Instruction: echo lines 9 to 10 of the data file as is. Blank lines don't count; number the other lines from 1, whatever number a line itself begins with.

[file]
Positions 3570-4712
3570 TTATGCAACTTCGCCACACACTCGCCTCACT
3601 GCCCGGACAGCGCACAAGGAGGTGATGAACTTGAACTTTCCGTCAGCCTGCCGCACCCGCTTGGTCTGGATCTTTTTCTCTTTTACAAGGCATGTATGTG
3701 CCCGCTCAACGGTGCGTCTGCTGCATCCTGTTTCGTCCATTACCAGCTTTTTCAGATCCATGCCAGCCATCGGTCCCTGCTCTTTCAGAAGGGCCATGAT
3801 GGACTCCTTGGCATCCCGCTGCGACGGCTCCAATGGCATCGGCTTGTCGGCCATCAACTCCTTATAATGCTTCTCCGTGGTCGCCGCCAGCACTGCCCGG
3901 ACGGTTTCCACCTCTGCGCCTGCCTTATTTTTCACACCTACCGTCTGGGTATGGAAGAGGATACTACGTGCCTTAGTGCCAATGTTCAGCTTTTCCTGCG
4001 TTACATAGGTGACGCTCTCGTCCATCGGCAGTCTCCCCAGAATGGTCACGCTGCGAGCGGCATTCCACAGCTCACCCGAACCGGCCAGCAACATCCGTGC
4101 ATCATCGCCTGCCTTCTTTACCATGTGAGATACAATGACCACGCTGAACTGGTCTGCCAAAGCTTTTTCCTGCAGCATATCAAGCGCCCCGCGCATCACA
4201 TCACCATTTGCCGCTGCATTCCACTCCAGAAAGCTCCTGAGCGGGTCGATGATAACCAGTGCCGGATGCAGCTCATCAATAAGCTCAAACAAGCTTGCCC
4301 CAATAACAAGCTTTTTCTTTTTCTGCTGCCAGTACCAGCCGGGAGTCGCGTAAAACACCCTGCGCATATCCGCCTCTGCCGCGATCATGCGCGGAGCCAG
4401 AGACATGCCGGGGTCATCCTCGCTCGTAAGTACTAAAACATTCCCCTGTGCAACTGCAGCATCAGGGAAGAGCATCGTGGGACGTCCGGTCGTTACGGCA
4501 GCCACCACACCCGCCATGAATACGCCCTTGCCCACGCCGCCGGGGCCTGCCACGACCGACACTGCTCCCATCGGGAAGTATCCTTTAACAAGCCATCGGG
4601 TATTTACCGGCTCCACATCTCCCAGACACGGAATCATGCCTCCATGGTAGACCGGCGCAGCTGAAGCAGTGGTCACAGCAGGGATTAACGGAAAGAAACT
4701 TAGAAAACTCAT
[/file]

4201 TCACCATTTGCCGCTGCATTCCACTCCAGAAAGCTCCTGAGCGGGTCGATGATAACCAGTGCCGGATGCAGCTCATCAATAAGCTCAAACAAGCTTGCCC
4301 CAATAACAAGCTTTTTCTTTTTCTGCTGCCAGTACCAGCCGGGAGTCGCGTAAAACACCCTGCGCATATCCGCCTCTGCCGCGATCATGCGCGGAGCCAG